Rising Sea Levels Are of Glacial Proportions


When we read or hear the word “calving” our minds might take a turn to baby cows; but in a geological context, ice calving is what happens when a chunk of ice breaks away from a glacier’s edge. Big deal, right? Yes, it is! Ice calving results in higher sea levels. Rising sea levels in turn can, and do, contribute to disappearing coastlines. Whether or not you live along the coast, this can still have an impact on you.

In 2017 a portion of the ice shelf Larcen C broke away. It calved and formed its own iceberg formally named A-68. A-68 is pretty substantial on its own weighing in at about 1 trillion tons. This iceberg has the potential to increase overall sea levels up to four inches. This may not seem like much, but to the Earth’s coastlines and the people that reside along them, this is life-altering.

There’s a little over 221,000 miles (or 356,000 km) of coastline worldwide. The Gulf Coast state of Louisiana is already experiencing a loss in coastline that is partly due to rising sea levels.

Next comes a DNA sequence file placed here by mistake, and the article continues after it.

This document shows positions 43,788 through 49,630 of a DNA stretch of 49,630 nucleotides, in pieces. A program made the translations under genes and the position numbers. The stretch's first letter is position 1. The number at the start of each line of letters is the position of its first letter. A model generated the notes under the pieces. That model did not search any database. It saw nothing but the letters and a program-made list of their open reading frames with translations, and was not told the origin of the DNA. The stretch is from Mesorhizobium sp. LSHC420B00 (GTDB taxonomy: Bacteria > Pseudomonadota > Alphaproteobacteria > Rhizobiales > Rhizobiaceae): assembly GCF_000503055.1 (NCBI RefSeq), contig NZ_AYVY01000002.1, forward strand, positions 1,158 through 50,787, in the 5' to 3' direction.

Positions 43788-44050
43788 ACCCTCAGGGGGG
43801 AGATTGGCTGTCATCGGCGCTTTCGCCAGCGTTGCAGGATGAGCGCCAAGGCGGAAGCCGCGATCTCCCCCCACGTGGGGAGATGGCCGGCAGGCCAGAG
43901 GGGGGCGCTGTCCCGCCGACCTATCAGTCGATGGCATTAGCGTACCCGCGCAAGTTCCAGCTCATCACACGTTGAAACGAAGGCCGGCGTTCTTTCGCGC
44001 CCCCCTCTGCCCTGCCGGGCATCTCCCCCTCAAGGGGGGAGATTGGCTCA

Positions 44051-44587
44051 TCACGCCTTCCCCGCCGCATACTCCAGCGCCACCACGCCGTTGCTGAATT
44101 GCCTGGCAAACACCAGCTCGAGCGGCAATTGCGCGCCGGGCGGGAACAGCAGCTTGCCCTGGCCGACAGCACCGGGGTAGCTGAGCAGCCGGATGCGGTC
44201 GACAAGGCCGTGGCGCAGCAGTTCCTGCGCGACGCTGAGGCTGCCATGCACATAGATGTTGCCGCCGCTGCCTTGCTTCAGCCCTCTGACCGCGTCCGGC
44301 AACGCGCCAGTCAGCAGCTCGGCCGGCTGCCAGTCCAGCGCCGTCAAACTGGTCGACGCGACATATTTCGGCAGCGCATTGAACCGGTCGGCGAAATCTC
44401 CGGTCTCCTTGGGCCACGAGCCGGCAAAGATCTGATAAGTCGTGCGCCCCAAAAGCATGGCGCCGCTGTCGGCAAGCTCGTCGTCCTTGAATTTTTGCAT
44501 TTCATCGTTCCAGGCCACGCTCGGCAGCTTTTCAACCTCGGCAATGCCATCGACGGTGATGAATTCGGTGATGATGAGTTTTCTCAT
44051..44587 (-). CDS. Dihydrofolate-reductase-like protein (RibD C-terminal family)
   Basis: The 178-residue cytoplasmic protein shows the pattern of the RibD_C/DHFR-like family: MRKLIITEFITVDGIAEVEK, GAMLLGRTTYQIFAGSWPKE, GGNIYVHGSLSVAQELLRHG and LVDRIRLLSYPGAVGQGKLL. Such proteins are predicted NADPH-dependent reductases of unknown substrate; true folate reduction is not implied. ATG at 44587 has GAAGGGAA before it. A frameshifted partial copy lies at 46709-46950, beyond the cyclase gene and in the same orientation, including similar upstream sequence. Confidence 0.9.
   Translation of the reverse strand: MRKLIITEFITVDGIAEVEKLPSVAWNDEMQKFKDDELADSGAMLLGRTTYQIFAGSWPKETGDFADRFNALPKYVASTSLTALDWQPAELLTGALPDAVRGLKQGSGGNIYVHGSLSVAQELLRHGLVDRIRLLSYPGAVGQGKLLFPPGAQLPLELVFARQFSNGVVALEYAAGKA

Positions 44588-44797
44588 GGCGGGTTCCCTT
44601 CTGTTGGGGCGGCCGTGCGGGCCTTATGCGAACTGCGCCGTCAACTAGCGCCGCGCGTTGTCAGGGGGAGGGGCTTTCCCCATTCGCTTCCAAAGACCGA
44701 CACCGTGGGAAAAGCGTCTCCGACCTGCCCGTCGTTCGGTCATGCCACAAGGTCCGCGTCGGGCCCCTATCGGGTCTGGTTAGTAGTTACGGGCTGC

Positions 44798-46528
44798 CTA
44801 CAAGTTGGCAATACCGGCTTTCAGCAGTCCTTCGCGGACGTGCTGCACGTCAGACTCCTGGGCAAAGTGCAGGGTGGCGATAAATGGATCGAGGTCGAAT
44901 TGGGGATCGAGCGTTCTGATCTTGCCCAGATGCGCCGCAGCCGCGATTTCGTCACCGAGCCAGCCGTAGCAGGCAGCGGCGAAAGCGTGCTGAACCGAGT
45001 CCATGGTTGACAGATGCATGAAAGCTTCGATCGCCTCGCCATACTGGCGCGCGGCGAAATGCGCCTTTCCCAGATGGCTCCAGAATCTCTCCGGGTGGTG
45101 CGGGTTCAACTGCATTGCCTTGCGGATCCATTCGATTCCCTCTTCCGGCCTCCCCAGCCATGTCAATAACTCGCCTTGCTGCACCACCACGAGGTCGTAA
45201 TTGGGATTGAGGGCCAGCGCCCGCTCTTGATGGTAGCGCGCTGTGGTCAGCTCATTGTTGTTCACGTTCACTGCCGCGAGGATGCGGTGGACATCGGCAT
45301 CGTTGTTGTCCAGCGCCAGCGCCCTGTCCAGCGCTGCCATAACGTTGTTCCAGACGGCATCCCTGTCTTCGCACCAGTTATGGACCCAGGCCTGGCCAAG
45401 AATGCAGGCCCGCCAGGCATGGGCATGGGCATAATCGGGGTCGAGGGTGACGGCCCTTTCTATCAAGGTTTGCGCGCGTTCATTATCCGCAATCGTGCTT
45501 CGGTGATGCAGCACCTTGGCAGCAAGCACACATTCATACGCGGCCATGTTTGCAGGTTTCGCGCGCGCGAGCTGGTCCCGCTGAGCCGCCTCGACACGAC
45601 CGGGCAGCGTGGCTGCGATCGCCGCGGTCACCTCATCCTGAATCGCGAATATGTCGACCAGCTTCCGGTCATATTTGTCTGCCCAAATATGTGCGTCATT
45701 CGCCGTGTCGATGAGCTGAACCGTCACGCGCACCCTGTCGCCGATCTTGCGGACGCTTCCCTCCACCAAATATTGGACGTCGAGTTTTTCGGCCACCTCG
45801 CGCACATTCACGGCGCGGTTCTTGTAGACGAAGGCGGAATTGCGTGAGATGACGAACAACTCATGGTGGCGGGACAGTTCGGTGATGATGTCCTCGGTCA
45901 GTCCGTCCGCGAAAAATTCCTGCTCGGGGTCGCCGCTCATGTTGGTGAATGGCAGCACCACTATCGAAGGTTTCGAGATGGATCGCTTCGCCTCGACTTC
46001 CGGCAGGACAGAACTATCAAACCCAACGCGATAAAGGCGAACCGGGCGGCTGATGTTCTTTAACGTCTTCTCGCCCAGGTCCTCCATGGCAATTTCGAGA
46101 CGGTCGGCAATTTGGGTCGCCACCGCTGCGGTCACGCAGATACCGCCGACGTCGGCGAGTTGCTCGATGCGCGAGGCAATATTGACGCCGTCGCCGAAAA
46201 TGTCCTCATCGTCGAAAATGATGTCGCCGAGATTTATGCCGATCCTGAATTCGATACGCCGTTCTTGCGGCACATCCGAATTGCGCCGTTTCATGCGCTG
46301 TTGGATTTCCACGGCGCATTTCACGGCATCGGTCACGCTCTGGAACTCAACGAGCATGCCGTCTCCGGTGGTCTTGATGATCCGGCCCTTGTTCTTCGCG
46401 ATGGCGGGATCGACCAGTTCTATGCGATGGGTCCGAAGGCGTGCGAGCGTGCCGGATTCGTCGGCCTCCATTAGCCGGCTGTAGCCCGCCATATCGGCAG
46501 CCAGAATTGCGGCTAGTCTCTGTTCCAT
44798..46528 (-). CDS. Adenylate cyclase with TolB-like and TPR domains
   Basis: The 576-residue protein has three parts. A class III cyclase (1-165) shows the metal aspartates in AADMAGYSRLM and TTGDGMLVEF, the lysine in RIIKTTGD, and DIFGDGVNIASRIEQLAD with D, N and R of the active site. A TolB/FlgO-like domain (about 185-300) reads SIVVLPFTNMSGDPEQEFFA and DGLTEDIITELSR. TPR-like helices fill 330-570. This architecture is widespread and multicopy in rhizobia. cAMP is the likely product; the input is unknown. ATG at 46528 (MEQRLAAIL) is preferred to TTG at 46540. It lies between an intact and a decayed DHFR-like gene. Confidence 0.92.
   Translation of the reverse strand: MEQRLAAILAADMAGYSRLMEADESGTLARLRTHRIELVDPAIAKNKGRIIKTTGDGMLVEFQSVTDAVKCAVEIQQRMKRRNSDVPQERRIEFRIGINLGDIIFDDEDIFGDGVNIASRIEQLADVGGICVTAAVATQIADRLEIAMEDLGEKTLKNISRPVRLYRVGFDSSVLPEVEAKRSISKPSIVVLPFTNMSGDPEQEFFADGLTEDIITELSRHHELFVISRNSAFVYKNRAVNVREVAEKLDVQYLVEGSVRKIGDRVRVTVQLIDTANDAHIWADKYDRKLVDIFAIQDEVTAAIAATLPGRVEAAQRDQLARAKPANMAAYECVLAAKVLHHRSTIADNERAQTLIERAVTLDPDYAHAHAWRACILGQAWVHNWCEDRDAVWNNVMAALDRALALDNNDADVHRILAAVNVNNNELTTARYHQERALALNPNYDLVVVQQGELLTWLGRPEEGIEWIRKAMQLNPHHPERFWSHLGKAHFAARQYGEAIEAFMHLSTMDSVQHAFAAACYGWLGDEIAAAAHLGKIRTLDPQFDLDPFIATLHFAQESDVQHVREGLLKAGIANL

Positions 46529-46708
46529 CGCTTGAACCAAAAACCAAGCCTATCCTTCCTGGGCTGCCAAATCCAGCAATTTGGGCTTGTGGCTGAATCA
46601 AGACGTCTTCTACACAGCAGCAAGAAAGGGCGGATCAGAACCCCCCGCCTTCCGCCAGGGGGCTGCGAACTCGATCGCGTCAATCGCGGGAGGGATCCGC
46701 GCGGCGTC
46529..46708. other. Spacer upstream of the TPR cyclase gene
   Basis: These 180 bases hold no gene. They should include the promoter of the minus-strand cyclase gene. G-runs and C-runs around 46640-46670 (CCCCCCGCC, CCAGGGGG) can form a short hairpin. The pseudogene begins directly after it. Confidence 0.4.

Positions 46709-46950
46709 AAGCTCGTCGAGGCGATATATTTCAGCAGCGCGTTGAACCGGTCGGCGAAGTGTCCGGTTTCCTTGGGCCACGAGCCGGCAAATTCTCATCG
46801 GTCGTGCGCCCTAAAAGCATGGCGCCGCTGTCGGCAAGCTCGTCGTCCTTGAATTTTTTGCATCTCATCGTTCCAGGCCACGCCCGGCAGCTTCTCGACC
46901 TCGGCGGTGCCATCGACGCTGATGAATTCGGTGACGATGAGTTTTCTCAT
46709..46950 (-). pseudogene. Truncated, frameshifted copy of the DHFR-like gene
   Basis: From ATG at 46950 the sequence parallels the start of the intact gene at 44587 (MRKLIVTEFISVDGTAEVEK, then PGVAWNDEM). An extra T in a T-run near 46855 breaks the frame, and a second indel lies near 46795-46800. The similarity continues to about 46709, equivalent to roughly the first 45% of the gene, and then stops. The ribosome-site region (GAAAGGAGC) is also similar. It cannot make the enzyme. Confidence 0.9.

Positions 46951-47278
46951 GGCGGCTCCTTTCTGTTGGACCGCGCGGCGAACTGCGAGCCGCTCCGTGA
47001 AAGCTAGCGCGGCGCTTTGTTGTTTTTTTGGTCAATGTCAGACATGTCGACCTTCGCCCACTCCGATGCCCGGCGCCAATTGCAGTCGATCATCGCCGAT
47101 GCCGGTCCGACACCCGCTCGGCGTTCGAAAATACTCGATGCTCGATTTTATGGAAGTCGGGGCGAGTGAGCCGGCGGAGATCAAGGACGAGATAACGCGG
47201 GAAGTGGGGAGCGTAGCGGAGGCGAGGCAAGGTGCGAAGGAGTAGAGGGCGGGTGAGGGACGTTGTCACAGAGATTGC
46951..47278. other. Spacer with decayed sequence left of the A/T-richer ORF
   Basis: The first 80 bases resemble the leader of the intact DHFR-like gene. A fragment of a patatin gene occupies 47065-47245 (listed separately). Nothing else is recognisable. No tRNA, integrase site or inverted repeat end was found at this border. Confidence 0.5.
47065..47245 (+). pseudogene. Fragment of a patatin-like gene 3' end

The country of India is a peninsula with a coastline over 4600 miles long. The United Nations foretells that by 2050 over 40 million Indians living on the coast will be significantly impacted by the rising sea levels. Some have already begun moving inland which can be an overwhelming demand on inland communities.

Addressing climate change, and its human related activity, is of the highest import. The earth has continued to warm .5 degrees each decade since the 1940s.

The time to act is now. Earth is the only home we have.


Share this